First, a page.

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U.S. Needs to Modernize with Blockchain and Cryptocurrencies, Said Former Trading Commission Chairman

Christopher Giancarlo said U.S. falling behind China on new wave of innovation, driven by blockchain and cryptocurrencies.



Christopher Giancarlo speaking during the panel hosted by the American Enterprise Institute Tuesday

WASHINGTON, January 4, 2022 – A former chairman of the U.S. Commodity Futures Trading Commission said the federal government needs to catch up and modernize the currency system to include cryptocurrencies, lest the U.S. fall behind competitors in the global arena.

Christopher Giancarlo, staunch supporter of cryptocurrencies and adjacent technologies, said during a panel hosted by the American Enterprise Institute Tuesday that, while some entities in the private sector are blazing ahead on cryptocurrencies and the decentralized ledger system called the blockchain — exploring the possibilities and limits to these technologies — western governments and societies at large are lagging.

“Money is changing right before our eyes,” the former chairman said. “Like text messages and photographs, money is becoming digital, decentralized, tokenized and borderless.”

Antiquated methods of transferring and ordering money are still mainstream, and not suitable for the fast-paced transactions that take place in the 21st century, said Giancarlo. He argued that these methods put the U.S. “at a competitive disadvantage to the likes of China, that are building new financial infrastructure from scratch with 21st century digital technology.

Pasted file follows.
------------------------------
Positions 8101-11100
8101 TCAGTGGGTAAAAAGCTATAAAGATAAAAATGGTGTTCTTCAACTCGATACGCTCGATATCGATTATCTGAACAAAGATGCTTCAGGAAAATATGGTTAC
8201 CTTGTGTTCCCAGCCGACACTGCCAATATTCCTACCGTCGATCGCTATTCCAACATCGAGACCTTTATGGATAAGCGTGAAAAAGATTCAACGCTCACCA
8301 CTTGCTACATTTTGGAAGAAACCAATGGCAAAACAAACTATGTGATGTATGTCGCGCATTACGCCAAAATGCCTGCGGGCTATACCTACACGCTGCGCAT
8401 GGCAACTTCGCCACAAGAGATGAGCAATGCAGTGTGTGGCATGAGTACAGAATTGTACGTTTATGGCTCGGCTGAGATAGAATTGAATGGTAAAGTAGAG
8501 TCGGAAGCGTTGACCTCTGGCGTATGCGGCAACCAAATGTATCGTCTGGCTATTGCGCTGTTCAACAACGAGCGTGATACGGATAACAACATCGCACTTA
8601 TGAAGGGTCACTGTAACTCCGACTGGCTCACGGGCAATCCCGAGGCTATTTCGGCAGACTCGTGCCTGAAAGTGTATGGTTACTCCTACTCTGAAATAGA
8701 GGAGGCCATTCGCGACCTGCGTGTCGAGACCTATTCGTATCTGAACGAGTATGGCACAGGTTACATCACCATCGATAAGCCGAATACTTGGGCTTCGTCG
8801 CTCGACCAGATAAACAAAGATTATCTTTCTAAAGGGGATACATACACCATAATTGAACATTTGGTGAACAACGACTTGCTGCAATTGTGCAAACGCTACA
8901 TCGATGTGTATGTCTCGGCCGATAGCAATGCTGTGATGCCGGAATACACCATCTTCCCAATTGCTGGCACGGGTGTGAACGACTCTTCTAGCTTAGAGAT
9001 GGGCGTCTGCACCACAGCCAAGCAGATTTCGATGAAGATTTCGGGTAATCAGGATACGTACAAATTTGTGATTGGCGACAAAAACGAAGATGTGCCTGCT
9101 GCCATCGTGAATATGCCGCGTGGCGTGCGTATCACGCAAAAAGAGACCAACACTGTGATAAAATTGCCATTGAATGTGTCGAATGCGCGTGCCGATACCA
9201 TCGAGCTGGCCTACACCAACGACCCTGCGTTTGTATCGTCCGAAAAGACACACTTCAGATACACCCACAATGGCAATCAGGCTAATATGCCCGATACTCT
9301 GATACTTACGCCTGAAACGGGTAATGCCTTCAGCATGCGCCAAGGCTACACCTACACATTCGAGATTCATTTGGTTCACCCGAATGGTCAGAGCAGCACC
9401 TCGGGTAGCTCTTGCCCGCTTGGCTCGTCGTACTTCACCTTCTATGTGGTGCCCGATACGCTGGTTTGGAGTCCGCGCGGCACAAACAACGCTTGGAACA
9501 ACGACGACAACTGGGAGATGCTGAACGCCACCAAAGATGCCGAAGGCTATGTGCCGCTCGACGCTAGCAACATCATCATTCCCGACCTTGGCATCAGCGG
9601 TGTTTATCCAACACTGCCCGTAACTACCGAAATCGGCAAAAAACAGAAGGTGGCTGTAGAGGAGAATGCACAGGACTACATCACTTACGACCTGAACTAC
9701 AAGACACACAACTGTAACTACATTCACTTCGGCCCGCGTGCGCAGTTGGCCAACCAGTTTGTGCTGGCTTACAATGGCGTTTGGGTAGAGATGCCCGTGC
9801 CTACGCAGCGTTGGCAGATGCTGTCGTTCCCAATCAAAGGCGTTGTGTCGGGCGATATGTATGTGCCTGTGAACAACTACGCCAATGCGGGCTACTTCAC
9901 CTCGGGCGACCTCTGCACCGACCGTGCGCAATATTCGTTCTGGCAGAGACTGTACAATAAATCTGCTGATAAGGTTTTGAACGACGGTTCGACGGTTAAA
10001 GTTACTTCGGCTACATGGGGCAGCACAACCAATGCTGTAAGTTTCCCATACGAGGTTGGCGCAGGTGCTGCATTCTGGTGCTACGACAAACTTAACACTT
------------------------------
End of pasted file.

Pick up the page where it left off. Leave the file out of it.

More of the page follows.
“It typically takes days in the United States to settle and clear retail bank transfers, while in many other countries it takes mere minutes if not seconds. And it takes days to settle securities transactions, and it’s ridiculously expensive to remit money overseas,” said Giancarlo. “It is often faster to move money around the globe by stuffing cash in a suitcase and hopping on a plane than it is to send a wire transfer.

“I just rode the Acela from Newark to Washington and the state of our dilapidated American infrastructure is on full display right outside the train window,” he said. “But sadly, the same is true about much of our financial infrastructure, both in the United States and in developed western economies.”

Innovation on the internet comes in waves, said Giancarlo. The first wave was the “Internet of Information,” which gave rise to digitally accessible and nearly instantaneously shareable libraries, such as Wikipedia. The second wave is what is commonly referred to as the “Internet of Things,” where nearly every device one can engage with can be accessed via the internet.

The ‘Internet of Value’

In Giancarlo’s view, a third wave is now in the midst of crashing down: the “Internet of Value” has begun to wash across the internet, where property titles, contracts, stock certificates, and other fungible and non-fungible assets can be shared and exchanged.

“Thanks to stablecoins, value is now transferable around the world in nanoseconds – 24/7/365 – the way that is increasingly decoupled from the traditional bank account-based system and corresponding correspondent banking service,” he said. “And it is the private sector, not the official sector that is leading the way to the future of money.”

Giancarlo condemned the U.S. government’s inability to “declare any national imperative to harness digital asset innovation to upgrade our creaky exclusive financial system to expand inclusiveness and lower costs for new generations of Americans.”

“I believe we can harness this wave of innovation this internet of value for greater financial inclusion, capital and operational efficiency and economic growth for generations to come. But if we do not act, this coming wave of the internet will lay bare in the shortcomings of our aged, analog financial systems with potentially disruptive impact on our western economies.”